• A growing body of evidence suggests that teacher productivity and student learning, as measured by absenteeism, may be affected by indoor air quality as well.

  • Indoor pollutants and allergens from house dust mites, pet dander, cockroaches, and rodents also contribute to increased respiratory and asthma symptoms among children and adults.

  • The reduction of pollutant loads, both sensory and not, has been shown to reduce the occurrence of building-associated symptoms and to improve the health and comfort of people occupying the buildings.

  • Although compliance with the American Society for Heating, Refrigeration, and Air-Conditioning Engineers (ASHRAE) standards for ventilation rates may be the minimal acceptable standard for green schools, there is good evidence that increasing the ventilation rate beyond the ASHRAE standard will further improve comfort and productivity. However, an upper limit on the ventilation rates, indicating when the benefits of outside air begin to decline, has not been established.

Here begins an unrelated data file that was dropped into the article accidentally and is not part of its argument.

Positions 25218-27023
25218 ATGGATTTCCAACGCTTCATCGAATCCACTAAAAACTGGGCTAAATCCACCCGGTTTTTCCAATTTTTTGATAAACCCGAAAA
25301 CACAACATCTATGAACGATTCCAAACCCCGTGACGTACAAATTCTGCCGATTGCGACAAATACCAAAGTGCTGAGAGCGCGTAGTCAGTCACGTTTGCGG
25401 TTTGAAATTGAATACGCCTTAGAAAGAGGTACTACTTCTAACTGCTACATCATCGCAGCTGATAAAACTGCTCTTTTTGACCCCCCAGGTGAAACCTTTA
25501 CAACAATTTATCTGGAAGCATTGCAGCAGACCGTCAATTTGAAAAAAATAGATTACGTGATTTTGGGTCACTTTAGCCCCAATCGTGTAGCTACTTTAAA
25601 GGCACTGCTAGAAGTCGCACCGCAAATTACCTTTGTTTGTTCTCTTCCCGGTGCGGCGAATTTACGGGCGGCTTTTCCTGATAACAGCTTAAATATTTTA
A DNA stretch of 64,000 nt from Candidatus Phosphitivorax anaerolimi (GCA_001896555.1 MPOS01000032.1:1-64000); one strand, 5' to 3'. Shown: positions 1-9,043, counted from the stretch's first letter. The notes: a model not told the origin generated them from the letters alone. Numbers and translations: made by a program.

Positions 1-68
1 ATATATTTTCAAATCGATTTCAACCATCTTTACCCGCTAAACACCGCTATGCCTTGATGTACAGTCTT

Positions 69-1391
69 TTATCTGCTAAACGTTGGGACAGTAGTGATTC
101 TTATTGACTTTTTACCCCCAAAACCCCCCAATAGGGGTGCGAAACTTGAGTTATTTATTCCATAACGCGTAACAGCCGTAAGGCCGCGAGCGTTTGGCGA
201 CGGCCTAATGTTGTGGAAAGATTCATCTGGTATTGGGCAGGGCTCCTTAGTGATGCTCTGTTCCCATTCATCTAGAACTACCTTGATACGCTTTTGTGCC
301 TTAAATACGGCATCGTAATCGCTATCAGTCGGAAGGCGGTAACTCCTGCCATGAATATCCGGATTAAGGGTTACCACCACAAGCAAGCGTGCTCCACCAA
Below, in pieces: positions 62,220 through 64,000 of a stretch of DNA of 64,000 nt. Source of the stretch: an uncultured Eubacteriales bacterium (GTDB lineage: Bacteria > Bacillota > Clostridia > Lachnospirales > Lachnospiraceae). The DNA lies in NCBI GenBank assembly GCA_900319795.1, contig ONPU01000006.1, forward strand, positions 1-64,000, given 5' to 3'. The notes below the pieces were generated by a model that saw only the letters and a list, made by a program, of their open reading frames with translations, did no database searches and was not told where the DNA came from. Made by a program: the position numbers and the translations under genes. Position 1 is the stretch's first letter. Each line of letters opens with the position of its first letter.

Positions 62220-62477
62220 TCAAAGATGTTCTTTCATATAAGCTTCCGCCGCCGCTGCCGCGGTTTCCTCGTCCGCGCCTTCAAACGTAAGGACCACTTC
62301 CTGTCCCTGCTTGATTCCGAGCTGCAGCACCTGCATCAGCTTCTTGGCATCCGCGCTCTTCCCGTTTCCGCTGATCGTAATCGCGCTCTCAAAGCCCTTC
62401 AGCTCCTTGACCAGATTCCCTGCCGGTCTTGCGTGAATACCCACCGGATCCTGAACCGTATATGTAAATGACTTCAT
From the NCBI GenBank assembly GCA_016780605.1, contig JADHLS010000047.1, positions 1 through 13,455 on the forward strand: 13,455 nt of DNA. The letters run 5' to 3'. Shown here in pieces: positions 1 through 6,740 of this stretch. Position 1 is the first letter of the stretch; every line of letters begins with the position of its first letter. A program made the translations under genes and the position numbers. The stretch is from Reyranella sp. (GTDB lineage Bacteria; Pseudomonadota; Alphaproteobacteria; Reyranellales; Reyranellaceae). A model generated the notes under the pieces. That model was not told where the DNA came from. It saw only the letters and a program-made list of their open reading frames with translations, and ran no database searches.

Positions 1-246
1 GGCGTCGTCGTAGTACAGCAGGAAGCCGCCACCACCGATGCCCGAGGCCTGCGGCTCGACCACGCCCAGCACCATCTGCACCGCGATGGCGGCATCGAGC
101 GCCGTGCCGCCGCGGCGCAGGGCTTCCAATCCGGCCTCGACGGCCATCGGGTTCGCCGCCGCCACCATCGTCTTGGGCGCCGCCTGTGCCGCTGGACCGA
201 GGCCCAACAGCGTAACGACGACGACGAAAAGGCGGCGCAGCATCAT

The committee will address additional issues related to heating, ventilation, and air-conditioning systems and their associations with health and productivity in its final report. Until this review is completed and the results are synthesized, the committee will defer making specific recommendations.



The National Academies | 500 Fifth St. N.W. | Washington, D.C. 20001
Copyright © National Academy of Sciences. All rights reserved.
Terms of Use and Privacy Statement